I’ll be honest, it was an image like this that made me very keen to watch this Apple Original tv show. Women in space!
And then I discovered it was the creation of Ronald D Moore, aka the dude who brought back Battlestar Galactica.
And then I discovered that it was an alt-history version of the space race.
… and really that’s all I want to say about the show above the cut, because if you haven’t heard about what the opening thing that makes it alt-history, I really firmly believe it’s best to go in unspoiled. Just know that the show is in many ways deeply grounded in history – to my eye, the costuming and sets are wonderfully historical, and the background politics etc are largely on point. But there is one, and then a resultant cascade, of changes that make this show a magnificent what-if. I genuinely held my breath at key moments in the narrative, and I was horrified and delighted and shocked and joyful. It’s well worth watching.
This novella was sent to me by the publisher, Tor.com, at no cost. It will be published on August 21.
As an Australian, I’m sure I only picked up the surface detail of what Clark is doing here in his alternative history of America. That was enough, though, to be both utterly intrigued by the world he’s imagined and to follow this awesome story that I really hope everyone goes out and grabs.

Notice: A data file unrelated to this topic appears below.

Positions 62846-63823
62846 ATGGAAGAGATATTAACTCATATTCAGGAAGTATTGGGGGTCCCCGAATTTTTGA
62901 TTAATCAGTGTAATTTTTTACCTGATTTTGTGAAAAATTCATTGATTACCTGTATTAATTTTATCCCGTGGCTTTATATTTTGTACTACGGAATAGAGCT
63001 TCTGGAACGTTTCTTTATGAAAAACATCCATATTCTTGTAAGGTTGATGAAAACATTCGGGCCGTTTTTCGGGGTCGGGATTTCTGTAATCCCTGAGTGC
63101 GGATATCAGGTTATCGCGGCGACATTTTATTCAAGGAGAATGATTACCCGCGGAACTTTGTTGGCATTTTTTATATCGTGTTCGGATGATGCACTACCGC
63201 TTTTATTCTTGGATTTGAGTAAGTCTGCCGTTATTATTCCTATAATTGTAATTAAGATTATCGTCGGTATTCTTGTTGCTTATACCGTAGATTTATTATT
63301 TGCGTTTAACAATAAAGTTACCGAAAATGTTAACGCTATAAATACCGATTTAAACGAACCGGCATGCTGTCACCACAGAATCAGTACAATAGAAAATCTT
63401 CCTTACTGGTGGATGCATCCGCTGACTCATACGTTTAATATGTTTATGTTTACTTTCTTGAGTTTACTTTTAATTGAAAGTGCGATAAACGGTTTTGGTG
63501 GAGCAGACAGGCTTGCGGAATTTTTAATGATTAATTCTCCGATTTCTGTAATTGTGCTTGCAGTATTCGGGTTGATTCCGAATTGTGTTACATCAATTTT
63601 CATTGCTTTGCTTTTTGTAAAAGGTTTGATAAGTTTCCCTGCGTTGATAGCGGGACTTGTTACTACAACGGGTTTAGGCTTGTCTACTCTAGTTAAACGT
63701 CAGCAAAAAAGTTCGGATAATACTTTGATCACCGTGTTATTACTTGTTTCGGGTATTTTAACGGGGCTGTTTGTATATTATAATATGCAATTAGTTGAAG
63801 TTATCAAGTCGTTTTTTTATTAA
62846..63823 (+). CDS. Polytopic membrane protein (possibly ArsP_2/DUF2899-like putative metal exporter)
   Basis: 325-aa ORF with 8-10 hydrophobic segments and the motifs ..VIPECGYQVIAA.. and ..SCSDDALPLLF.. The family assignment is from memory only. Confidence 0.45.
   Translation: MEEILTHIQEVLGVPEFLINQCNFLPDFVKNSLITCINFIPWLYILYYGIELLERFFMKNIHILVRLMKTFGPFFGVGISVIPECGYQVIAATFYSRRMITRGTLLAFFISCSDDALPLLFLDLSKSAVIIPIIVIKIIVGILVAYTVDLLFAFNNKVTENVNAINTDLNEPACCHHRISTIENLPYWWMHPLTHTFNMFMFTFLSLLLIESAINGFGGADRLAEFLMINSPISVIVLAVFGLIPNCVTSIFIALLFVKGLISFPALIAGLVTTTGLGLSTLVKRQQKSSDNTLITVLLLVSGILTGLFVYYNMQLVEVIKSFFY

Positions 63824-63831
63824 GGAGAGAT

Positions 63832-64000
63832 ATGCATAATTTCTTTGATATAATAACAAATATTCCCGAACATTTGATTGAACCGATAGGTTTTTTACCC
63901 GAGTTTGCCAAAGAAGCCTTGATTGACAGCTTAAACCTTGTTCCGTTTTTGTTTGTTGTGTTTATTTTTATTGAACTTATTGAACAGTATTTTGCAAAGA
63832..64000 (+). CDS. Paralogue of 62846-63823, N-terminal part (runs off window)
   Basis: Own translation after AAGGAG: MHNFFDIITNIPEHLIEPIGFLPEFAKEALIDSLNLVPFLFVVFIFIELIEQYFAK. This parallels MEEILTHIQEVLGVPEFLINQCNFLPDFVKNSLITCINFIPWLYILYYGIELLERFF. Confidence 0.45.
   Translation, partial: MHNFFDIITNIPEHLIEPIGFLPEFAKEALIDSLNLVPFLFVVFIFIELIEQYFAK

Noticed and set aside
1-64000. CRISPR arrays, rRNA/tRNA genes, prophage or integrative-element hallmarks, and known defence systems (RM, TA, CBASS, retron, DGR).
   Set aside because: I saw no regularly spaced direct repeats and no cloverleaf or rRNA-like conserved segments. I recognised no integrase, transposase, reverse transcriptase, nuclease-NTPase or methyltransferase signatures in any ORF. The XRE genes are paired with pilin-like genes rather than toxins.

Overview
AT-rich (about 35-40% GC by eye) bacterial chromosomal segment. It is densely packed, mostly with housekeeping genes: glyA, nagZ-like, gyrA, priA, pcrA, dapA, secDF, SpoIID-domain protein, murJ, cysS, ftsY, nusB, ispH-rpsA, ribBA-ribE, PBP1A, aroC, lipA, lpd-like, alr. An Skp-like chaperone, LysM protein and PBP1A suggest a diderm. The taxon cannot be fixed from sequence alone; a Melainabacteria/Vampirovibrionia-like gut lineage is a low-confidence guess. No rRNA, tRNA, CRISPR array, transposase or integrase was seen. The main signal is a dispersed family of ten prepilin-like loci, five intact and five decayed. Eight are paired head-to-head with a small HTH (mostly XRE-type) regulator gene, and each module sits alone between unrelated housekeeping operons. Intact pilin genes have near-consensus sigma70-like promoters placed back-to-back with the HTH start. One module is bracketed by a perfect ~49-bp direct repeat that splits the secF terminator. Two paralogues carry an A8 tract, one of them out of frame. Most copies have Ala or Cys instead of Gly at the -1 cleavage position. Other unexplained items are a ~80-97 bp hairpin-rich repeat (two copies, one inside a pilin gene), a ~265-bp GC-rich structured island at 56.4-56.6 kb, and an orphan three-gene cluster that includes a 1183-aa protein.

This is alternative history in two senses. One is that there’s airships and some other tech that doesn’t fit with what the nineteenth century actually had; a variation on steampunk I guess. The other is that, partly because of this technology, things went somewhat differently in Haiti after and during the slave revolt there, and when Napoleon tried to reimpose slavery; and, possibly connected to this although that’s unclear, things are also different in the USA: like it’s not the USA. This is post-Civil War, but instead of reconstruction, Confederates and the Union are still separate. Oh, and New Orleans is neutral, and basically seems to be operating as its own city-state.
There’s a lot going on here, and all of that is just background to understanding why our protagonist, Creeper, is trying to find someone to pass along some information to, and then ends up in an unexpected adventure.